The Vessel And The Filter

Author
Rick Rubin
326 words, 10K views, 13 comments

Each of us has a container within. It is constantly being filled with data. It holds the sum total of our thoughts, feelings, dreams, and experiences in the world. Let's call this the vessel.

Information does not enter the vessel directly. Like rain filling a barrel. It is filtered in a unique way for each of us.

Not everything makes it through this filter. And what does get through doesn't always do so faithfully.

We each have our own method of reducing Source. Our memory space is limited. Our senses often misperceive data. And our minds don't have the processing power to take in all the information surrounding us. Our senses would be overwhelmed by light, color, sound, and smell. We would not be able to distinguish one object from another.

To navigate our way through this immense world of data, we learn early in life to focus on information that appears essential or of particular interest. And to tune out the rest.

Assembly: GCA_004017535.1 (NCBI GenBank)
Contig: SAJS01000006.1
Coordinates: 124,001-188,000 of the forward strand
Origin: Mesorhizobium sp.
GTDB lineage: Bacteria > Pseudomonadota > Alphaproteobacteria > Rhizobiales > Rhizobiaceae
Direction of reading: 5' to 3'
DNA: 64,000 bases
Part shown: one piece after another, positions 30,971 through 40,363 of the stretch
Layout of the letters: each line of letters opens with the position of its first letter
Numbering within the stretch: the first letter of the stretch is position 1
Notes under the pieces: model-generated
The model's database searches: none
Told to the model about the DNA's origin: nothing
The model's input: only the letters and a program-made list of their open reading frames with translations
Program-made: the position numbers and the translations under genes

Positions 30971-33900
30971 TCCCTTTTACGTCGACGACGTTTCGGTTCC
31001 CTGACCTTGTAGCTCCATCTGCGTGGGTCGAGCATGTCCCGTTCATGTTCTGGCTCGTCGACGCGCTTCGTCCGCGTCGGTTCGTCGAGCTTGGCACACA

As artists, we seek to restore our childlike perception: a more innocent state of wonder and appreciation not tethered to utility or survival.

Our filter inevitably reduces Source intelligence by interpreting the data that arrives instead of letting it pass freely. As the vessel fills with these recast fragments, relationships are created with the material already collected.

These relationships produce beliefs and stories. They may be about who we are, the people around us, and the nature of the world we live in. Eventually, these stories coalesce into a worldview.

As artists, we want to hold these stories softly and find space for the vast amount of information that doesn't fit easily within the limits of our belief system. The more raw data we take in, and the less we shape it, the closer we get to nature.

 

Rick Rubin is renowned record producer. Excerpt above from his book, The Creative Act: A Way of Being